Dear Mark: I enjoy playing video keno. I have tried every combination of numbers and I just can't win. Do the numbers bear any meaning on winning or does the machine work like a slot with a timed chip in it. I am at my wit's end over this game and I have been playing it for 15 years. You would think I would have figured it out by now that it is impossible to win. I need some sanity in my life. Lori M.
Raise your hand, Lori, if you desire to win more money in the casino. Fantastic! Now hands down. Note, Lori, I didn't say, win more money at video keno.
Our journey towards sanity and cents begins with, "Do the numbers bear any meaning on winning…?" As for the number of spots played, yes, but as to which number will appear, no. All of today's video machines, including video keno, operate using microprocessor technology and randomized sequencing. On a properly functioning video keno machine, no specific numbers or combination of numbers are any more likely to appear than any other number or combination of numbers. But I do know the three main reasons why your hard-earned money could be finding its way into the casino's coffer. They are the house edge, spots played, and speed of the game.
The reason you seldom win, Lori, is because video keno is a negative-expectation game, meaning; it's got a house edge, and a decent one at that. On the plus side, the house edge on a video keno game is much lower than that on a live keno game. For a live keno game it's 28%, whereas with video keno it can be as low as 7.5%. Hence, video keno has better paytables. But, at $1 a ticket, the most you could lose on a live keno game played conservatively is about $15 an hour. But zippy video keno can increase the speed of the game more than tenfold. That superficial sense of sweetness we get in comparing video keno's 7.5% casino advantage to the 28% live game advantage is illusory, because your monetary servitude to the house can end up being much, much higher. Which leads me to my first bit of advice. The slower you play, the less hard-earned money you'll put through the shredder.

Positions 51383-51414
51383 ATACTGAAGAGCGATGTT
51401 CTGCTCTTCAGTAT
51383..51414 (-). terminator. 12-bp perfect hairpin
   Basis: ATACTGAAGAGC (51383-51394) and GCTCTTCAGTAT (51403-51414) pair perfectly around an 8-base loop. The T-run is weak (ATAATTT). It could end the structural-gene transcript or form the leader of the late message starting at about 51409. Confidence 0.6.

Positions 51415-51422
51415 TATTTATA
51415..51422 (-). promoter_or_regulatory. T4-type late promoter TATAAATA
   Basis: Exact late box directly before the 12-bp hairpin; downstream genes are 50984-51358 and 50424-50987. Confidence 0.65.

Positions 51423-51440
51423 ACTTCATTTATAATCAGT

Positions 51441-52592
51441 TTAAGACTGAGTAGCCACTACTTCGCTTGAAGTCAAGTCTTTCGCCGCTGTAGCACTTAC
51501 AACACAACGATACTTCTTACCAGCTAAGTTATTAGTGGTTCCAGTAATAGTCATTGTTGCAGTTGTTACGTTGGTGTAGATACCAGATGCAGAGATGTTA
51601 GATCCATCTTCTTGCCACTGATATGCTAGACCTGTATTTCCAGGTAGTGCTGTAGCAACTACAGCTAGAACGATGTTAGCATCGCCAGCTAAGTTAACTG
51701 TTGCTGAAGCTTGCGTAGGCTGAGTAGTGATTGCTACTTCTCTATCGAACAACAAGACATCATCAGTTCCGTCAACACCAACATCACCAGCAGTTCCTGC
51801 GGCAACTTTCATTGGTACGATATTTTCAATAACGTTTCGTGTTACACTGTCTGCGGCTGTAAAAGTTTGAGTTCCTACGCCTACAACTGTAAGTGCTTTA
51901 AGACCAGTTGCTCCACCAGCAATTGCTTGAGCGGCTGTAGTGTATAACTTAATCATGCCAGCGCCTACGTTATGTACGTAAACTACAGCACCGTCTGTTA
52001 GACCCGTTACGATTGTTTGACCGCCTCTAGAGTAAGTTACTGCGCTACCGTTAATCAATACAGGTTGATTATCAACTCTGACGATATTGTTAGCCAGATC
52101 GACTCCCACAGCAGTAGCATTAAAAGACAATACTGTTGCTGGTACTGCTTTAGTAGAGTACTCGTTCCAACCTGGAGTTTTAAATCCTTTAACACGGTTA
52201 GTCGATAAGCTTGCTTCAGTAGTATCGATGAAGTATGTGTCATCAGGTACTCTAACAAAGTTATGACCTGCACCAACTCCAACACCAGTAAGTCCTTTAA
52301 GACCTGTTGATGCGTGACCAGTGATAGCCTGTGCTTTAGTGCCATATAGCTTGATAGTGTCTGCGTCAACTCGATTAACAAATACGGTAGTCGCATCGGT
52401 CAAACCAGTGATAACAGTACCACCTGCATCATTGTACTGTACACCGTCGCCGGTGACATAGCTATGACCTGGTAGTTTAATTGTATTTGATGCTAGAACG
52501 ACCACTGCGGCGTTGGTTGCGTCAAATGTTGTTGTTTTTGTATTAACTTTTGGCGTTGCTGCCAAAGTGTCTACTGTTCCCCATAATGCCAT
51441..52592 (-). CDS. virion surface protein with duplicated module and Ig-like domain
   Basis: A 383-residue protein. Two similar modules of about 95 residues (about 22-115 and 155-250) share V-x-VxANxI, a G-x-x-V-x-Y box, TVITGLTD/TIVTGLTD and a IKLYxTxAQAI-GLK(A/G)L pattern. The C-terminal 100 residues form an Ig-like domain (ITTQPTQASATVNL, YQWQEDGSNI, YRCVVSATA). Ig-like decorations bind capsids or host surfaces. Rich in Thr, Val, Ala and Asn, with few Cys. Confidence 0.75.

The next question begging attention is, exactly how many spots are you trying to hit? Is it five, 10, no, not 15? If you are, like many players I've seen, leaning on some form of celestial luck to hit a 15-spot, you might as well fugedaboutit! Chances of hitting this critter are approximately 428 billion to one. A 10-spot? Those chances of hitting 10 of 10 are, at best, one in 10 million.
Or, take for instance my personal five spot (2, 25, 55, 73, 78). In the 18 years on the inside working the Green Felt Jungle, figure five days a week, eight hour shifts, I have seen my 5-spot appear only four times. And believe me, I was always glancing at the keno board, amongst other things.
The Eureka! Message here, Lori, is that video keno might just not be your game. I mention changing games cautiously, not knowing how averse you might be to doing so, but possibly I can convince you to play something else among the games that are often mentioned in this column. If not, well, I tried.
So, Lori, if you so choose to stick with video keno, I'll begin with my badgering narrative: "The smarter you play, the luckier you'll be." You do that by hunting for the highest-paying paytable. Scrutinize each paytable to find which one gives you the lowest house edge. Play far fewer spots so the odds against hitting a winning ticket are not so astronomical. Deliberately play at a leisurely pace. Use your slot club card to offset the losses you can, no -- will certainly experience on such a negative-expectation game.
As for a "which numbers to play" strategy, sorry, Lori, I can't offer any. The numbers are chosen at random and each draw is independent, so playing providential numbers you think are lucky, or numbers you feel are "due," just doesn't work.
Gambling Wisdom of the Week:
"To win without risk is to triumph without glory." --Corneille